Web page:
I was disappointed. I found myself transcribing and translating about the same dozen sentences over and over again until I got absolutely sick of them. Duolingo did not add enough variation to them–such as increasing their vocabulary and gradually teaching more about the grammar–in slow and easy steps.

    About two or three times, the program directed me to some sentences in German from the real world. Most of the vocabulary I did not recognize, and my attempts to translate these sentences were pathetic. I am sure they were not helpful in arriving at a useful final translation.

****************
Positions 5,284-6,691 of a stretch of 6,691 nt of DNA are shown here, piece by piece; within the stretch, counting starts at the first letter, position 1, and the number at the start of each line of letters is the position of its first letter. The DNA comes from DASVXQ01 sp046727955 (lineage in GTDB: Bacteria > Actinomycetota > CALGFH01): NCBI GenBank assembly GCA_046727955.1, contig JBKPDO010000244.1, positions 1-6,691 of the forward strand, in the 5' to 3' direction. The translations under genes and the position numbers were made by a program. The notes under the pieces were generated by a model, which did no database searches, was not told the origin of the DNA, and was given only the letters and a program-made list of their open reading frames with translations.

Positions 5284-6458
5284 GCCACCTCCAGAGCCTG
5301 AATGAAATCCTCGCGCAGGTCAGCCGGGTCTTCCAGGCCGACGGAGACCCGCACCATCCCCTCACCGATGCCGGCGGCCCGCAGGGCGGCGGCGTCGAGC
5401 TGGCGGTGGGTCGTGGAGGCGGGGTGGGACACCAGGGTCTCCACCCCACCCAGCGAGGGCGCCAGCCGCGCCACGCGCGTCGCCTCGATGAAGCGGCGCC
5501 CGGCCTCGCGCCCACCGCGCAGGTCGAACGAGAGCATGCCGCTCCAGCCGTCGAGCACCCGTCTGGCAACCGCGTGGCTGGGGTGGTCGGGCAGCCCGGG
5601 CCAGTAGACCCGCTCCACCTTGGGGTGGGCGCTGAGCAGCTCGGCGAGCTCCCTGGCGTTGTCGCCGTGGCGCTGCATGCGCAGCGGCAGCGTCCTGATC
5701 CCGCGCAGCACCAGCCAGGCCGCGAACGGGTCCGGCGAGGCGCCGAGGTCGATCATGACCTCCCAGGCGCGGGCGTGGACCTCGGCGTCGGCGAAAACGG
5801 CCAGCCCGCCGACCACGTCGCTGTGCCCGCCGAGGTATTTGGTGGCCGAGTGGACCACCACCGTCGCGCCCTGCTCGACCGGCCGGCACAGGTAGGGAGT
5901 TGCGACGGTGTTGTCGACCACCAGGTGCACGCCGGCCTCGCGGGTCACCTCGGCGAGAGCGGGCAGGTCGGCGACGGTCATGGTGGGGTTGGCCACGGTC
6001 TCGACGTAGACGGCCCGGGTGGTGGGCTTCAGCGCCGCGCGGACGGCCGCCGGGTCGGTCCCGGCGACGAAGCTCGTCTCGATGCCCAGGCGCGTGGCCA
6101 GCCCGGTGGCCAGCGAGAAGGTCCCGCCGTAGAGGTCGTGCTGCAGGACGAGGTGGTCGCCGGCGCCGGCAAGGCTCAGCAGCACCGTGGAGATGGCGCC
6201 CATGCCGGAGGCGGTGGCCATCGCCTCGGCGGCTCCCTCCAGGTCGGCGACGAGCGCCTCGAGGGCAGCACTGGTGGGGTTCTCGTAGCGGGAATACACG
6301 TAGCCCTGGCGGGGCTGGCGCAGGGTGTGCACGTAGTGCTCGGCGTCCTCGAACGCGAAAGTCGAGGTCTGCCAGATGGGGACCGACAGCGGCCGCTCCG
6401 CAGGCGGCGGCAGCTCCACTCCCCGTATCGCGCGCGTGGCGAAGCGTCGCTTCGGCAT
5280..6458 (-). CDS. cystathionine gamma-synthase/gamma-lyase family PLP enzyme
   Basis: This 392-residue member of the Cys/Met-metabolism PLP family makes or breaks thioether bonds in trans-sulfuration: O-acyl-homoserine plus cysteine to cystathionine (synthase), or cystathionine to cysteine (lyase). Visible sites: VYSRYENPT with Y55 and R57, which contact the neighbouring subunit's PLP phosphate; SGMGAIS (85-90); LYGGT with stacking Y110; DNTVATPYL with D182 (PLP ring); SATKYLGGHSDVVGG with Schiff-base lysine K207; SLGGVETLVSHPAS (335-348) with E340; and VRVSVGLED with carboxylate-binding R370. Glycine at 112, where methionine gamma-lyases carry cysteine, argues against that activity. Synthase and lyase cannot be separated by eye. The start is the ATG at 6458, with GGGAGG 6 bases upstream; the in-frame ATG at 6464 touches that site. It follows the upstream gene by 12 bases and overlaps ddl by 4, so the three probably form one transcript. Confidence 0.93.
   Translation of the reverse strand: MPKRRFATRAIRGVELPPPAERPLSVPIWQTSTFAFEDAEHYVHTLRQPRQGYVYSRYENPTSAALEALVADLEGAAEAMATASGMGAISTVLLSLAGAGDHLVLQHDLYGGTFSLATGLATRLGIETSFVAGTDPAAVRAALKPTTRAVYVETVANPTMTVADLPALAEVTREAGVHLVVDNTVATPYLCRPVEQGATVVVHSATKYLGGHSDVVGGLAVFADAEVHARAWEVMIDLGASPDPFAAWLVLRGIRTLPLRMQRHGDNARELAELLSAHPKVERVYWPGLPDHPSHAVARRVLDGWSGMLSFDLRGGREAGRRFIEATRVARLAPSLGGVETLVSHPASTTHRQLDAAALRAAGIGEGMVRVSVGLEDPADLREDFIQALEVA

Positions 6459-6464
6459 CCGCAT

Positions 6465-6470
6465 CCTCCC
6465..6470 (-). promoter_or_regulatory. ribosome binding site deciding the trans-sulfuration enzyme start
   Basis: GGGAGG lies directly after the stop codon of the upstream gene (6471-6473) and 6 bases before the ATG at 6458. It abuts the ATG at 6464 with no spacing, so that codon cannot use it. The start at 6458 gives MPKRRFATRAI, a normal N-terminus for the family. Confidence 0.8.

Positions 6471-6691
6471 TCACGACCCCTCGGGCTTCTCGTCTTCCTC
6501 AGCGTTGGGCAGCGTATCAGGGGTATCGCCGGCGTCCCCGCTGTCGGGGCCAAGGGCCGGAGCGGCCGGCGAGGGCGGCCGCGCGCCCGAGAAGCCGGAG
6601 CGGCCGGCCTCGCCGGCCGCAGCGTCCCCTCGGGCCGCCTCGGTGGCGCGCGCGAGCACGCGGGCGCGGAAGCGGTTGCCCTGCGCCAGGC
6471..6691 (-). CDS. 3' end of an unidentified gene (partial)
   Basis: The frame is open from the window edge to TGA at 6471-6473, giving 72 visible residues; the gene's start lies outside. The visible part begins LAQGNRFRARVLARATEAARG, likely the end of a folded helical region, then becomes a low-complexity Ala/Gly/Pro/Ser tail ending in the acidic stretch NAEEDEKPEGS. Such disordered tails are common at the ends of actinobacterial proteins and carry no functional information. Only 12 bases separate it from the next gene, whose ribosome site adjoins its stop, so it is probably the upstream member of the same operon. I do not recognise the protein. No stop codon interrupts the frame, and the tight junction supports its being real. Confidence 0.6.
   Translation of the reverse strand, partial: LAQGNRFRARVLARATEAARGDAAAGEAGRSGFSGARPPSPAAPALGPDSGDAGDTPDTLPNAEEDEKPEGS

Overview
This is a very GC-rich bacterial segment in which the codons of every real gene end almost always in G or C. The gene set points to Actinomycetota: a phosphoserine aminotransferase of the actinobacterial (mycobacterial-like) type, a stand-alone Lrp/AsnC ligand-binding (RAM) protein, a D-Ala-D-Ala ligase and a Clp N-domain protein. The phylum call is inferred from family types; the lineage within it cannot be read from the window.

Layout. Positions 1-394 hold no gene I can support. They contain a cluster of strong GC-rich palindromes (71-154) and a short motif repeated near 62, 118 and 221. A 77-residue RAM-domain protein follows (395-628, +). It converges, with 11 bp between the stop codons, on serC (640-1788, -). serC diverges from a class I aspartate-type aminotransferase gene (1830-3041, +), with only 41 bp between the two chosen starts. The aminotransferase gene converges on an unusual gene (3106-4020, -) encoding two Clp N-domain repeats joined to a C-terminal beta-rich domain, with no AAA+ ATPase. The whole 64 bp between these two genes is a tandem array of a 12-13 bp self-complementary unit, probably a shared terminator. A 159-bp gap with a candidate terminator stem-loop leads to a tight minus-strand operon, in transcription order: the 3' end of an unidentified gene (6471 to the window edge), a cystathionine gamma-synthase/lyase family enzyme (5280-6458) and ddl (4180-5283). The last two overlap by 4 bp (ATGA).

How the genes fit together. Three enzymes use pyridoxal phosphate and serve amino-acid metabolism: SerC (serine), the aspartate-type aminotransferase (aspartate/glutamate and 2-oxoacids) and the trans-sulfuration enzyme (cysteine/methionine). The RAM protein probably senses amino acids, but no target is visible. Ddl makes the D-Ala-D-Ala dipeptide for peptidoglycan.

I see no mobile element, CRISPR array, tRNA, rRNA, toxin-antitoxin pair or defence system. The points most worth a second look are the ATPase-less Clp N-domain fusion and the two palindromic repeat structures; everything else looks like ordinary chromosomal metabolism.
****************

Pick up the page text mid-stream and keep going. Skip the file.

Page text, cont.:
Between these attempts to translate these sentences, Duolingo returned me to the same mind-numbing translation exercises with the same sentences.

    I sent the people at Duolingo some messages describing this problem, and they cut me off from the site.

    While I was a bit disappointed that they did this, I think they did me a favor. I found that working with the site as it is currently programmed to be a very boring waste of time.

    I don’t want to be too harsh in my criticism, however. I think that the ideas expressed by Luis von Ahn may be sound in principle as I said before, and I would like to see further work done on either Duolingo itself or other sites that use the principles of crowd sourcing for translating Internet texts combined with foreign-language instruction without cost for its student contributors.